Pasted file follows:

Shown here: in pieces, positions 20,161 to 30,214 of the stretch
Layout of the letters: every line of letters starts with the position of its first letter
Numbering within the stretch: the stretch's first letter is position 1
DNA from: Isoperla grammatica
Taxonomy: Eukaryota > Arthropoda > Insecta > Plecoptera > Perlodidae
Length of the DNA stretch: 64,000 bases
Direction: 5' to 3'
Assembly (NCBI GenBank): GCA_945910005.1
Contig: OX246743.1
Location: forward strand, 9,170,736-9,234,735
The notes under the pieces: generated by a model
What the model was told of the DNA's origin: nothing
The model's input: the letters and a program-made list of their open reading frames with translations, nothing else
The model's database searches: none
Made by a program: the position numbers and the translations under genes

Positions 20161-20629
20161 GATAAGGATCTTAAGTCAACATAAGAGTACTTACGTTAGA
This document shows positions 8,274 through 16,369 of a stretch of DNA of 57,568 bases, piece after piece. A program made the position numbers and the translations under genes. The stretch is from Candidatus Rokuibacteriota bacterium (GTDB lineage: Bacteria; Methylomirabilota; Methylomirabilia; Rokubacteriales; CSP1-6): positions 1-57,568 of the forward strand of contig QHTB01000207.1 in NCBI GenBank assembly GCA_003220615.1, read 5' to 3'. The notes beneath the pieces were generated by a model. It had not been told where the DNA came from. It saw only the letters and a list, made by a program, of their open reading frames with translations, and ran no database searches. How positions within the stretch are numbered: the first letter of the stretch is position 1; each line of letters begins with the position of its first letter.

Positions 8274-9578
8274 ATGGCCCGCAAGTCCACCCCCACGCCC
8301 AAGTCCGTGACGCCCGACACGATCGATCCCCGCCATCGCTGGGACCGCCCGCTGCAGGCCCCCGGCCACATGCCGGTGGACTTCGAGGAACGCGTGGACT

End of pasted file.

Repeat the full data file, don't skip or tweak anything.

Shown here: in pieces, positions 20,161 to 30,214 of the stretch
Layout of the letters: every line of letters starts with the position of its first letter
Numbering within the stretch: the stretch's first letter is position 1
DNA from: Isoperla grammatica
Taxonomy: Eukaryota > Arthropoda > Insecta > Plecoptera > Perlodidae
Length of the DNA stretch: 64,000 bases
Direction: 5' to 3'
Assembly (NCBI GenBank): GCA_945910005.1
Contig: OX246743.1
Location: forward strand, 9,170,736-9,234,735
The notes under the pieces: generated by a model
What the model was told of the DNA's origin: nothing
The model's input: the letters and a program-made list of their open reading frames with translations, nothing else
The model's database searches: none
Made by a program: the position numbers and the translations under genes

Positions 20161-20629
20161 GATAAGGATCTTAAGTCAACATAAGAGTACTTACGTTAGA
This document shows positions 8,274 through 16,369 of a stretch of DNA of 57,568 bases, piece after piece. A program made the position numbers and the translations under genes. The stretch is from Candidatus Rokuibacteriota bacterium (GTDB lineage: Bacteria; Methylomirabilota; Methylomirabilia; Rokubacteriales; CSP1-6): positions 1-57,568 of the forward strand of contig QHTB01000207.1 in NCBI GenBank assembly GCA_003220615.1, read 5' to 3'. The notes beneath the pieces were generated by a model. It had not been told where the DNA came from. It saw only the letters and a list, made by a program, of their open reading frames with translations, and ran no database searches. How positions within the stretch are numbered: the first letter of the stretch is position 1; each line of letters begins with the position of its first letter.

Positions 8274-9578
8274 ATGGCCCGCAAGTCCACCCCCACGCCC
8301 AAGTCCGTGACGCCCGACACGATCGATCCCCGCCATCGCTGGGACCGCCCGCTGCAGGCCCCCGGCCACATGCCGGTGGACTTCGAGGAACGCGTGGACT